As to the dog alert, we have had a number of threads on this, but the experts here seem to agree that a positive dog alert without a visual verification does not mean you have bed bugs. Just too many false positives.
So what I'm getting at is if it's solely bites and a dog alert, you really should focus energies back on square one which is determining whether or not you actually have bed bugs, or something else which is causing you all this trouble. The experts here seem to agree that if you have bed bugs a good pro will find signs such as live bugs, cast skins or fecal smears.
I think in my panic, sleep-deprivation, and general anxiety, I'm not writing as clearly as I would like.
The dog trainer and the exterminator could not find fecal matter or debris and neither could I. However, because of the nature of my bites, (little clusters), I'm fairly certain that it was the sort of mite or biting insect with a proboscis that didn't have bristles on its legs, so the critter takes a bite, I move in my sleep, and then it latches a slightly different patch of skin.
After extermination yesterday with bedlam, I *did* find a fully developed DEAD adult bed bug, so I know that they're in my home somewhere. I just can't figure out the source of the infestation other than the fact that it's generally upstairs. In my panic to try to limit the infestation, I didn't follow precise containment technique and I'm concerned that there are bed bugs in my couch now.
So a lot of my anxiety is due to the fact that I now have no where safe that I can sleep, and I'm tired of using my epi pen, going to urgent care, and being on steroids. It's the knowledge that even a few bed bugs seem to be attracted to me and then I get a huge reaction. On top of that, my boss isn't understanding at all (what's the big deal? I see the bites, but you just have to hire an exterminator, right?) and keeps piling work on me. I was already supposed to take medical leave this month, but there's no end in sight.
Literally, my only comfort is that I know that my cat cannot be a carrier for bed bugs.
Sorry about that. Given your reactions you might consider one of these until the situation is under control: http://www.slumberjack.com/Product.aspx?ProductID=58
It's very easy to isolate with ClimbUps (or other devices) and since there is no mattress, as long as you throw you sheets and pillows in the dryer you should be as bite free as you can get at night. And for added insurance, it folds up small enough to fit into a Pak Tite unit should you have one. Not at all uncomfortable btw and depending on where you live I might just sell you mine. Contact me via PM if interested.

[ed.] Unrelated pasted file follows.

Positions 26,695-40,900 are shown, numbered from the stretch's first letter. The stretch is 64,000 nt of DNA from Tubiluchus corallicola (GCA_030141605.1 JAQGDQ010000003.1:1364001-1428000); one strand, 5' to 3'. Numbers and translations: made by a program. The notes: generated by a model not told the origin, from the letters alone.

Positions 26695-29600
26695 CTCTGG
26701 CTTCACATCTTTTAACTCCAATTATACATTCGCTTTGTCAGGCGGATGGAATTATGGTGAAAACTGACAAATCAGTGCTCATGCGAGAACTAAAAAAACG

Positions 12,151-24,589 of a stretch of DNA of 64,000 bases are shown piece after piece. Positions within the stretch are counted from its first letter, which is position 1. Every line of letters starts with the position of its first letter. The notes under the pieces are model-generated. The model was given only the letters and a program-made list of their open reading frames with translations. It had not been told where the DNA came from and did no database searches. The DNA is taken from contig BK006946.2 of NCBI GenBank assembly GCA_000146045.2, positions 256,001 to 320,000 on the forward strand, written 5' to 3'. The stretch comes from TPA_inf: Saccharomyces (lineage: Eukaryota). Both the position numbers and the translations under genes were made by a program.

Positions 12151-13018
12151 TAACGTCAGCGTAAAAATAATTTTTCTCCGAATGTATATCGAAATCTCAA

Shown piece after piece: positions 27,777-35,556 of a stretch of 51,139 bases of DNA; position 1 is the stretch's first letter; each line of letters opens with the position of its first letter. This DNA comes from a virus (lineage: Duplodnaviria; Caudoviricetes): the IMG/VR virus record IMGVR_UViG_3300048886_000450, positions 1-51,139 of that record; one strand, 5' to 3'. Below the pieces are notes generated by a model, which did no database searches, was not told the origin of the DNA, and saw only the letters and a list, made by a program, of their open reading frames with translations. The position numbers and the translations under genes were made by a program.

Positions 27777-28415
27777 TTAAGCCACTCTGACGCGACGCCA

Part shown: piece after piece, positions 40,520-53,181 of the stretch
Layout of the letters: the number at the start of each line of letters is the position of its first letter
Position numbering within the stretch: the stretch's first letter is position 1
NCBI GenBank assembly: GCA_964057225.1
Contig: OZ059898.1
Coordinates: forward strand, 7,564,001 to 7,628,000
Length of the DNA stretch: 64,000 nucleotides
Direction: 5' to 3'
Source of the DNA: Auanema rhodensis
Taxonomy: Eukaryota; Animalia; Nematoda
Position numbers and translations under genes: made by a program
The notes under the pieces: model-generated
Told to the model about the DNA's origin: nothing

First, I want to say that I am shocked at your boss's handling of this situation. He/she sounds completely ignorant of bedbugs, and of allergies. It's terrifying that your reaction is so severe that you've had to use your epi-pen. I'm allergic to milk but have never gone into anaphylactic shock. It's so scary.
Is it possible to:
a. Get a letter from your doctor stating the severity of your condition.
b. Print out information from this website or other articles that highlights the difficulties of exterminating bedbugs.
Is your boss so dense that neither of those steps would cause him/her to ease up on you?
I would also like to sympathize with how frustrating it must be that your boyfriend claimed you were overreacting, only for you to be proven correct in such a horrible way. In my experience men often don't take my concerns (about all sorts of things) seriously until I'm proven right, and by then it's too late. It's incredibly frustrating and there's nothing we can do about it except try to be more sure of ourselves and headstrong in the first place.
I only suggest this because your reaction is so severe, but have you considered moving, and taking only treated clothing with you? A near complete fresh start. Your bf could come along, but his furniture goes in the trash. It can take a year to completely rid yourself of an infestation, and if this is an apartment building, they can come back at any time if they've spread to another apartment. You literally can't live like this.
I was bitten one time, when I slept at someone else's apartment for one night. The bites didn't show up until two days later. The delayed reaction is common with bedbug bites. I also had a severe reaction, but nowhere near as bad as yours. My bites became infected. There were some on my eyelid, so my eye swelled shut. The little bites on my arms turned into one huge welt, and some of my fingers were so swollen that I couldn't bend them. When the lymph nodes under my arm pits swelled up I went to the Dr. and was given antibiotics.
I really feel for you. I hope you find a way to sort this out.
I just find it difficult to read through posts of people suffering on such emotional - and physical levels when meanwhile they say there is no 'health risk' and therefore it is not high priority.
I may not have an advanced degree, but I do have a degree in psychology and of course I had to take entry level statistics and such... the probability that you speak of is clearly evident and it is what I am trying to relay to everyone I know. I worry that people truly are writing me off as paranoid and unstable... it is truly a comfort to know that people who are highly educated agree that the preventative measures are a 'must'.
It's true that bed bugs for most people are not nuisance (trust me, an EXTREME nuisance), but not a health risk. Because of the lack of salivary glands and the nature of the proboscis (the thing that pierces your epidermis to suck blood), bed bugs have not been shown to vector diseases. In other words, they can't transmit HIV, dengue fever, malaria, or other parasites or bacteria between humans. That's the reason they are not considered to be a health risk. It's the same way that fleas aren't really a health risk, but ticks and mosquitoes ARE.